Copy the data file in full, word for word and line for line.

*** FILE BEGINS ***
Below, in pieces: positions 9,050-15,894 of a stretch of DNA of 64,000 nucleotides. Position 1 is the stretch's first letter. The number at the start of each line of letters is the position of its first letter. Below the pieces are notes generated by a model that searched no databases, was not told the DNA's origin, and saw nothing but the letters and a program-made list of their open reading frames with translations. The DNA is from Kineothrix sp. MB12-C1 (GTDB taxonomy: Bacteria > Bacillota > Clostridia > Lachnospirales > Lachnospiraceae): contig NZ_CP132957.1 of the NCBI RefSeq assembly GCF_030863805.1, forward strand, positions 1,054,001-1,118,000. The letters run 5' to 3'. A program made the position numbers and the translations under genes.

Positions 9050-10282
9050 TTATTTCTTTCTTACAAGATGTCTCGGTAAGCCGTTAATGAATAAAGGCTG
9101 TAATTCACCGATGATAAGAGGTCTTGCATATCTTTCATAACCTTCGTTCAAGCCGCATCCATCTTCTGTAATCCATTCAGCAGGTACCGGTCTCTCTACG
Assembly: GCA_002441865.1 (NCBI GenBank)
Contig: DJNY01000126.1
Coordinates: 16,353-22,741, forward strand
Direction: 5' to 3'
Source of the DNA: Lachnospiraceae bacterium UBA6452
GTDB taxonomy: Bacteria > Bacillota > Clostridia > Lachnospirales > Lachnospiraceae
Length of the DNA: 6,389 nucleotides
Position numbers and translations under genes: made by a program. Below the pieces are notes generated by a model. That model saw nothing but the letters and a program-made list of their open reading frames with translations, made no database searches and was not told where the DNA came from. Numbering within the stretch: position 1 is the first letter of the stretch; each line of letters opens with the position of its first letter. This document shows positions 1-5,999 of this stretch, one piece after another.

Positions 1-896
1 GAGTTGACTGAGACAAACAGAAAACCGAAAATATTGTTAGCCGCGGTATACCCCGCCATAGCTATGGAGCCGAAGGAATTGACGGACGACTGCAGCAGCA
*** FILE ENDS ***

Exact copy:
Below, in pieces: positions 9,050-15,894 of a stretch of DNA of 64,000 nucleotides. Position 1 is the stretch's first letter. The number at the start of each line of letters is the position of its first letter. Below the pieces are notes generated by a model that searched no databases, was not told the DNA's origin, and saw nothing but the letters and a program-made list of their open reading frames with translations. The DNA is from Kineothrix sp. MB12-C1 (GTDB taxonomy: Bacteria > Bacillota > Clostridia > Lachnospirales > Lachnospiraceae): contig NZ_CP132957.1 of the NCBI RefSeq assembly GCF_030863805.1, forward strand, positions 1,054,001-1,118,000. The letters run 5' to 3'. A program made the position numbers and the translations under genes.

Positions 9050-10282
9050 TTATTTCTTTCTTACAAGATGTCTCGGTAAGCCGTTAATGAATAAAGGCTG
9101 TAATTCACCGATGATAAGAGGTCTTGCATATCTTTCATAACCTTCGTTCAAGCCGCATCCATCTTCTGTAATCCATTCAGCAGGTACCGGTCTCTCTACG
Assembly: GCA_002441865.1 (NCBI GenBank)
Contig: DJNY01000126.1
Coordinates: 16,353-22,741, forward strand
Direction: 5' to 3'
Source of the DNA: Lachnospiraceae bacterium UBA6452
GTDB taxonomy: Bacteria > Bacillota > Clostridia > Lachnospirales > Lachnospiraceae
Length of the DNA: 6,389 nucleotides
Position numbers and translations under genes: made by a program. Below the pieces are notes generated by a model. That model saw nothing but the letters and a program-made list of their open reading frames with translations, made no database searches and was not told where the DNA came from. Numbering within the stretch: position 1 is the first letter of the stretch; each line of letters opens with the position of its first letter. This document shows positions 1-5,999 of this stretch, one piece after another.

Positions 1-896
1 GAGTTGACTGAGACAAACAGAAAACCGAAAATATTGTTAGCCGCGGTATACCCCGCCATAGCTATGGAGCCGAAGGAATTGACGGACGACTGCAGCAGCA